Don “Doop” Duprie: The Corridor – Review

Downriver. For non-Detroit natives it means nothing, for those who call it home – it means everything and the connotation carries a lot of meaning in the area. To over simplify “downriver” is the term used to describe the working class neighborhoods south of Detroit city limits. A once thriving community in it’s day, home to plants and factories of some of the nation’s biggest companies. But like many Midwestern cities, the global economy, the changing of manufacturing have hit this area hard.

For over a decade, one man has been the sounding board for the area. A man whose proud of his town, affection for his community and is out to tell their stories. Don “Doop” Duprie has released these stories in his latest solo project “The Corridor.” These stories aren’t exclusive to the 18 communities that comprise this corner of Michigan, they are the stories of those who have seen the rise and fall of the Rust Belt and who have been directly affected by it.

“The Corridor” isn’t just one big Em chord throughout and for the subject matters at hand it will have you drinking, crying and stomping your foot throughout. The opening track “Ain’t Got Time to Bleed” will have you doing all three. ———————————-

“I remember when they gave a damn about us / now the bottom line is all they seem to see / I was looking for a job when I found this one / I got bill to pay and I got mouths to feed / I might be hurt real bad – but I ain’t got time to bleed”

Don “Doop” Duprie provides his audience with a blend of grungy folk, with the melodies of a young Bruce Springsteen. “You Don’t Love Me, You’re Just Lonely” is the quintessential lonely barstool song, that track that hits at about 1am when the crowd clears and it’s just you, the bartender and a drink. The pedal steel guitar adds to the emotion of the song which will have you wanting a whiskey… or 4.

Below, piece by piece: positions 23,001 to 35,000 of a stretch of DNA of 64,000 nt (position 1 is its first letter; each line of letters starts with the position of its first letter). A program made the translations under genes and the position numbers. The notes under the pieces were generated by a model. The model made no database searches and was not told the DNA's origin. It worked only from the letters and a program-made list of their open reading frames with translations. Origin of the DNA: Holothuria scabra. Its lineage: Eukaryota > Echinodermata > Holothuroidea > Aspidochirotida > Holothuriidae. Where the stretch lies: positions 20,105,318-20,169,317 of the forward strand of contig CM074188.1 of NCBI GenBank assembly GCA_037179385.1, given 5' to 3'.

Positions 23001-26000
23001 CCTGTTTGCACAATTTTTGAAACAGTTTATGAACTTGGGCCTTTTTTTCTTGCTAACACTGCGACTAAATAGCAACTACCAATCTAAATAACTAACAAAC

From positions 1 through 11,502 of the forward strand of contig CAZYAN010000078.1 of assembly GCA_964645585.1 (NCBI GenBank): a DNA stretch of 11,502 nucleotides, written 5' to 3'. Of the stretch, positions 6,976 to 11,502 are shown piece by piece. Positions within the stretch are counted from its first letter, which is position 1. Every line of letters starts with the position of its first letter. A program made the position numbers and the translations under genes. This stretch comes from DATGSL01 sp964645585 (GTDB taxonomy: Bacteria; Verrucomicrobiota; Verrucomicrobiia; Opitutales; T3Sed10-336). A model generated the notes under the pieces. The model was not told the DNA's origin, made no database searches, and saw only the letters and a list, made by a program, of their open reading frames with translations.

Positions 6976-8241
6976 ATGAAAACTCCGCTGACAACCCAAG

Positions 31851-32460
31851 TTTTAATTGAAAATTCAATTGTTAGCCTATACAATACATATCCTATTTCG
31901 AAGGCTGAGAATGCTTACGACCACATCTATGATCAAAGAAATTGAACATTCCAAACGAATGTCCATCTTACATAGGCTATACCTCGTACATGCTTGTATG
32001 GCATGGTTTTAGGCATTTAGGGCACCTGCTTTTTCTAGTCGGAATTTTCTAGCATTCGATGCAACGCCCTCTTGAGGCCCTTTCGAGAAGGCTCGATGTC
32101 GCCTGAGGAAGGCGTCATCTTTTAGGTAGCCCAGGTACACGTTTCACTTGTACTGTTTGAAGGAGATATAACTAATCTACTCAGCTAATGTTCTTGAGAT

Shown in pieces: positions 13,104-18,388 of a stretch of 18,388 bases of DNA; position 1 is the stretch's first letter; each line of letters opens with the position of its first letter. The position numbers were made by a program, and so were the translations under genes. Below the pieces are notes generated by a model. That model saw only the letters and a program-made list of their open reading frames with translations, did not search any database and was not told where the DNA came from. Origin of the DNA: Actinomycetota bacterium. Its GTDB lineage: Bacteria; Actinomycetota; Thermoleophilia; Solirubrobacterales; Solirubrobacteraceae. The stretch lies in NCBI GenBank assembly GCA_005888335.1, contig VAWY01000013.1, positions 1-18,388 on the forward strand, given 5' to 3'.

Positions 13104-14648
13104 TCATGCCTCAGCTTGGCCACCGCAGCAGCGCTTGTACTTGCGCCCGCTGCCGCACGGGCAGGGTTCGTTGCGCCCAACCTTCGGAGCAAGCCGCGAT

Two other highlights on the album “The Corridor” are 2 tracks that really strip everything down to basics (think Bruce Springsteen’s “Nebraska”). Starting with “Back in the World Again” a lonely track of a young man finding his way in this world, an known small town story of leaving and coming back to the same faces but different people. Sad and lonely but poetic. The track itself sounds like it was recorded on a tape deck, a strike of lighting that Duprie caught after pushing down that record button.

More in the arena of the blue-collar blues is a similar track, “Edge of Disaster.” It closes the album out but feel like a reprise to “Back in the World Again” as if the original character is now an adult and looking back on it all. A simple melody that fades out the album and leaves you pondering about the world we live in today.

Every state has its “Downriver” and the stories that come from these forgotton metropolis’ all ring with familiar themes. Don “Doop” Duprie brings these stories to life not only in lyrics but in production as well. “The Corridor” is a timeline of feelings that people in the Rust Belt experience. A wave of good time, everything will be OK, drinking music blended with the dips of lonesome, mid-week empty barroom, f**k it, real stories. It is an anthem music that is not exclusive to the corner of Michigan Duprie proudly represents. These are real stories, real emotions and real circumstances felt from Madison to Erie. Duprie is merely the messenger, the Rust Belt Balladeer whose bringing that world to light and its time we all listen.

MWG is not done with Duprie, we have plans to dive into his world – firefighting, pies, rock and roll and so much more. To get more Doop in your life, check out him and his band Doop and the Inside Outlaws out on Facebook and Instagram. Be sure to support your local artists, pick up some merch or a vinyl or two on